Pause and Think

Roy Hibbert said a wrong, dumb thing after Game Six. He also said it in the wrong place.
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There’s a moment in the movie Manhattan when Woody Allen’s character, Isaac Davis, is arguing with his TV show co-workers about a bit that isn’t working. I'll leave the hems and haws and um's and eh's in there for enhanced Woody Allen flavor.

IKE: What…what has the-what has the censor got to do with it? It's empty. There's not, uh, there's not, uh, uh, any substance to the comedy.

PAUL: No, no, you don't find this insightful here?

IKE: Well, it's worse than not insightful. It's not funny. There's not-there's not a legitimate laugh in that.

DICK: (Pointing to the monitor) Oh, it's- That's funny. That's funny! Funny.

IKE: Why do you think that it's funny?

PAUL(Gesturing) Look at the audience.

IKE: There's not a-

DICK(Interrupts, pointing to the audience below the control booth)  Look at-look at the audience there.

IKE: (Listening to the audience laughter coming from the monitor) You're going by the-you're going by audience reaction to this? I mean, this is an audience that's raised on television. Their-their standards have been systematically lowered over the years. You know, these guys sit in front of their sets and the-the gamma rays eat the white cells of their brains out. Uh, you know, um, ya, I'm- I quit.

I couldn’t help but flash to that scene Saturday night at the moment when Roy Hibbert—who has been nigh-unstoppable in the series and Bart Scott-ishly intense in interviews—decided to go off script at the post-game press conference. At times, what he said was pointed and insightful; at others it was revealing, though probably not remotely in the manner intended. But like the joke that Woody was railing against, it also was not at all funny.

Hibbert began by railing against his perceived failures on the part of the national sporting press to recognize his achievements on defense, which—extreme compound profanity included—actually qualifies as safer ground than where he would go.

You know what, ’cause y’all motherfuckers don’t watch us play throughout the year, to tell you the truth. All right? So, that’s fine. Ya know. I’mma be real with you. And I don’t care if I get fined. All right? Because, you know what, we play, we’re not on TV all the time, and reporters are the ones that are voting. And, it is what it is. If I don’t make it, that’s fine.”

All well and good and, colorful choice of language notwithstanding, he’s not entirely wrong. If this postseason has proven anything, it’s that Hibbert uses every inch of his 7-2 frame to great effect as a deterrent at the rim and that his skills merited a spot higher than tenth in Defensive Player of the Year voting. His evisceration of Carmelo Anthony was the defining moment of Indiana’s dispatching of the Knicks; the degree to which he’s compelled the unstoppable force known as LeBron James into launching Chris Paul-esque floaters is nothing if not impressive. The Pacers indeed were not on national TV a lot, and awards tend to lag behind reality. The narrative that Hibbert is a dominant defender will certainly result in some shiny prizes this time next year.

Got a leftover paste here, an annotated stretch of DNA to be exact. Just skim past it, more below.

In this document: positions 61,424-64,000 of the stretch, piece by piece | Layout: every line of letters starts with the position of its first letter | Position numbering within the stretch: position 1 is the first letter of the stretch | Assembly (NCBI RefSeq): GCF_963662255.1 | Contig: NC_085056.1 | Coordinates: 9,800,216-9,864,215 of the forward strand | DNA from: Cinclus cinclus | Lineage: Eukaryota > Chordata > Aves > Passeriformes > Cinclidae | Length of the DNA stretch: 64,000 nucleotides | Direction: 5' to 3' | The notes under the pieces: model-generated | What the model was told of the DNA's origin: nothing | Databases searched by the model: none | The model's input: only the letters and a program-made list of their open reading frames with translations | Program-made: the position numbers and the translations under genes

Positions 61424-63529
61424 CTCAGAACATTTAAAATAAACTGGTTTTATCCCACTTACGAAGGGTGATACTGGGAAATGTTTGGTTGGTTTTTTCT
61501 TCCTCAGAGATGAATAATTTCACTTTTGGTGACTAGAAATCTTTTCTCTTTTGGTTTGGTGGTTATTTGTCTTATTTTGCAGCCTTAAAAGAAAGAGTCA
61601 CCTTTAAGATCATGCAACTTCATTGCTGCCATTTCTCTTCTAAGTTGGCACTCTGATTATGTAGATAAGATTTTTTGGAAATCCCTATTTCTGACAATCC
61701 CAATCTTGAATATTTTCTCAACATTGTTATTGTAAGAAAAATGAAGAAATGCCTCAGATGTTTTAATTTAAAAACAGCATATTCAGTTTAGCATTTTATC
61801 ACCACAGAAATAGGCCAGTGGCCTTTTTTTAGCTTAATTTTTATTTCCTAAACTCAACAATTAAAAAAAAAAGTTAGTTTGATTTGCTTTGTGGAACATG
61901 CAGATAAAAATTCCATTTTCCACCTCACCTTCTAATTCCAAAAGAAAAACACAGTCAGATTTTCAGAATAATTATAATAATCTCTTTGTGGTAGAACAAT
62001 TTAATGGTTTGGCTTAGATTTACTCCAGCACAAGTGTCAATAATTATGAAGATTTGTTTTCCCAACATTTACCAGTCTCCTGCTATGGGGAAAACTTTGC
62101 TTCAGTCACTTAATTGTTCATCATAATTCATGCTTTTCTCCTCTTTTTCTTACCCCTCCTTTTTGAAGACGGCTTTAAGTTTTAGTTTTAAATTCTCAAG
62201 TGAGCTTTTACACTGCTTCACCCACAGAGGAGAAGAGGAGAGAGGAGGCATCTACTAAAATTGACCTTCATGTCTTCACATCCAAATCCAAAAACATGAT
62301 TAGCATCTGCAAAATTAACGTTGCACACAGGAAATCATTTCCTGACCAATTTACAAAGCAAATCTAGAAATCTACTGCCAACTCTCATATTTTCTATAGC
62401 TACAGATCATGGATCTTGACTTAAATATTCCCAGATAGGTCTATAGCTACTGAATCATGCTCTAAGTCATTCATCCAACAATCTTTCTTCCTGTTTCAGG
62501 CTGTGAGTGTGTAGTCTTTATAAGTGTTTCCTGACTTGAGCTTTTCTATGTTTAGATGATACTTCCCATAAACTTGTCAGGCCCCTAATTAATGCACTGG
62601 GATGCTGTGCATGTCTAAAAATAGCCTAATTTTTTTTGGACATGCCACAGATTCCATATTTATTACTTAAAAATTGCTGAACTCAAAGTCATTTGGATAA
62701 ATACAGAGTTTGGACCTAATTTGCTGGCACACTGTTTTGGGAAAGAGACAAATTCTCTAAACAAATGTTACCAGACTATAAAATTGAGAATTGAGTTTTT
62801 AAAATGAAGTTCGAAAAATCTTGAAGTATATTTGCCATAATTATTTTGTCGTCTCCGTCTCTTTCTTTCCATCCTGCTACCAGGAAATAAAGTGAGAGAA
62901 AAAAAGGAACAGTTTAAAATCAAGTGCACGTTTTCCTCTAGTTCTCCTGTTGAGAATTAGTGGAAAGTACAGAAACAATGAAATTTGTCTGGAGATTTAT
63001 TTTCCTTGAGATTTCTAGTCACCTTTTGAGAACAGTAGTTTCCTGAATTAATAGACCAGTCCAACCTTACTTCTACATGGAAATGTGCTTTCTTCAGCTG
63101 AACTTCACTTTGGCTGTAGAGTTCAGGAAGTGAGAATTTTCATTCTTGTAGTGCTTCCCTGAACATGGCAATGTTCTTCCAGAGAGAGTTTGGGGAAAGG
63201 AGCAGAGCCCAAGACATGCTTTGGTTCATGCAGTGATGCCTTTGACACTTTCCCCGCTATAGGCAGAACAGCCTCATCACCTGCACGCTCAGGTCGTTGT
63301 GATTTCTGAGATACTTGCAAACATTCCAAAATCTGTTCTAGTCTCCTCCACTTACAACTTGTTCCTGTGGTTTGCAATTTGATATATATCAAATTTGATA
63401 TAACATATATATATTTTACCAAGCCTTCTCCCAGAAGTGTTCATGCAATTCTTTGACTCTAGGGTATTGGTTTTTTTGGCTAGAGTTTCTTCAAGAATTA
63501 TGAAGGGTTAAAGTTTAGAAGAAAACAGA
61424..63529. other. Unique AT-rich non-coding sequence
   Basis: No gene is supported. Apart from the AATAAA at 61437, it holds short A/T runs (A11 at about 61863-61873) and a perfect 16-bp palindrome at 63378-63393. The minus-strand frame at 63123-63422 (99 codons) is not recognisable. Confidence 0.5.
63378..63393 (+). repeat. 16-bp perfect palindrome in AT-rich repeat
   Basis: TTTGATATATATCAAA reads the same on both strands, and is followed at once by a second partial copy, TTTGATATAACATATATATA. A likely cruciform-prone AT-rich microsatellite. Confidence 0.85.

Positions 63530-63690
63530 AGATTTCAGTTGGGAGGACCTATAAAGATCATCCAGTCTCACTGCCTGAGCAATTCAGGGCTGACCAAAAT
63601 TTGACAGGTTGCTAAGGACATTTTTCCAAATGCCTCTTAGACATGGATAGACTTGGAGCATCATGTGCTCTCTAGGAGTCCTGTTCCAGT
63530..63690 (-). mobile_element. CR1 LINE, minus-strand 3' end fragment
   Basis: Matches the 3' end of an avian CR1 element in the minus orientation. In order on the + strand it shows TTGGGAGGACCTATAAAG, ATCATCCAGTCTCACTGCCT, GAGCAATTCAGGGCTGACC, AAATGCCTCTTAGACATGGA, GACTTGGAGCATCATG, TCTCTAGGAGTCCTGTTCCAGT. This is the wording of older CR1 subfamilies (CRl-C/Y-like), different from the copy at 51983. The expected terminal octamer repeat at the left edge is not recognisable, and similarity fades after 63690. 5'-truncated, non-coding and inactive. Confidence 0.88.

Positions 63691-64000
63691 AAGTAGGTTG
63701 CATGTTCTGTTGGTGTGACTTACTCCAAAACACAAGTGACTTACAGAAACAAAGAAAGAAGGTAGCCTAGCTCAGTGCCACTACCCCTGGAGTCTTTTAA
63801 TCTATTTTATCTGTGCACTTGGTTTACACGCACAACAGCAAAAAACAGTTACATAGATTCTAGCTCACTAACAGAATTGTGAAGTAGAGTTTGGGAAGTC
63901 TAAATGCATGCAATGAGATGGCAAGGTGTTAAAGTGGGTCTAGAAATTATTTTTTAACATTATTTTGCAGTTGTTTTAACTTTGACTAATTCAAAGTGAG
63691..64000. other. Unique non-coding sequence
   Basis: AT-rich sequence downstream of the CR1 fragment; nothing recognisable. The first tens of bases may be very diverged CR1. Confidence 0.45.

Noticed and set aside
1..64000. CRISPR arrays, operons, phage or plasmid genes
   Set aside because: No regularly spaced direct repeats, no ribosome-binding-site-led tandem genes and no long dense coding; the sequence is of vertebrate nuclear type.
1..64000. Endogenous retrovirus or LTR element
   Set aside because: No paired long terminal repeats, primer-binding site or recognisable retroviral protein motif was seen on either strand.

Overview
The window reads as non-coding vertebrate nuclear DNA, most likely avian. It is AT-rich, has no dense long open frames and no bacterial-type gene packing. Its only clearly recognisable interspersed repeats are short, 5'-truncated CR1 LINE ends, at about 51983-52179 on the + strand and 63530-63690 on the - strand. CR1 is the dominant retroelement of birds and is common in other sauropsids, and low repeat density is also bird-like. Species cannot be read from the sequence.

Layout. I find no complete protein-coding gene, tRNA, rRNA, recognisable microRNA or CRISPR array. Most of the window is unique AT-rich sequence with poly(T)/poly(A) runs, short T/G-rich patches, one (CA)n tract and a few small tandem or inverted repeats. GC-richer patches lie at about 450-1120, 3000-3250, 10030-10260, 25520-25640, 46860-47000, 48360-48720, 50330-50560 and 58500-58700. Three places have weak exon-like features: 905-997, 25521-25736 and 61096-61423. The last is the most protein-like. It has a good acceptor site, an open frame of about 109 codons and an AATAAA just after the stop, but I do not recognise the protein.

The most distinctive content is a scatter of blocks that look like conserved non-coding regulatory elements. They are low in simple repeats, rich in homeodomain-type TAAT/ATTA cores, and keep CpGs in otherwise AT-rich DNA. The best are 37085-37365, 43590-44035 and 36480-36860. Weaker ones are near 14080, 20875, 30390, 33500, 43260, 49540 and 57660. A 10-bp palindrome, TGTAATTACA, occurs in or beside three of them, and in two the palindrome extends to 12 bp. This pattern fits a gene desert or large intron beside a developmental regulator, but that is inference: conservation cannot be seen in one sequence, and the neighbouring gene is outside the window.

If he’d stopped there, we’d probably be having a lovely conversation about the inherent biases players from small-market teams face. Unfortunately, he didn’t. So now we're talking about what came next.

The moment of offhand idiocy that cost Hibbert $75,000 and incalculable respect came in another fairly insightful bit of basketball talk, this time on the impressive synergy between the Pacers bigs and wings in throttling James and the rest of his South Beach cohorts. And then:

“I really felt that I let Paul down in terms of having his back when LeBron was scoring in the post or getting to the paint, because they stretched me out so much — no homo.”



The gist of the "no homo" thing—and its less outwardly objectionable cousin "pause"—is an acknowledgement and disclaimer of innuendo. You take a rather innocuous comment not intended to have a sexual/homoerotic context, such as Hibbert’s “stretched out,” then drop in the "no homo" or "pause" to 1) acknowledge the unintended double-entendre and 2) highlight the unimpeachable heterosexuality of the teller, who is so hetero that he could never have considered the sexual connotation he just acknowledged dropping into the sentence.

On Sunday, Hibbert apologized—actually apologized, not the usual “I misspoke”/"if anyone was offended" falderal, both for his Agnew-style railing against the nattering nabobs in the media and the casual anti-gay bit. The NBA still came down with a $75,000 fine, a number in line with the six-figure penalties that Joakim Noah and Kobe Bryant incurred for similarly offensive statements.

What Hibbert said wasn’t funny or even clever; it was offensive and ignorant, and it was without a doubt the sort of thing worth apologizing for. But the strangest part may be that he said it at a press conference, a setting that, in sports and pretty much every other corner of society in which it appears, is defined by canned, pre-planned pointlessness and a détente grounded in mutual disdain—one shared by the question-askers and question-answerers for the whole corny routine, as well as the usual distaste on each side for the other. And yet this, which everyone involves acknowledges is a desert where insight or import is concerned, is still a thing we do: endless slices of processed meat, meaningless answers to formulaic questions, over and over. The various zombie-eyed incantations of “Both Teams played hard,” the idiot surges of “Coach, coach, tell us about…/How does it feel to…” is all white noise, but it is constant.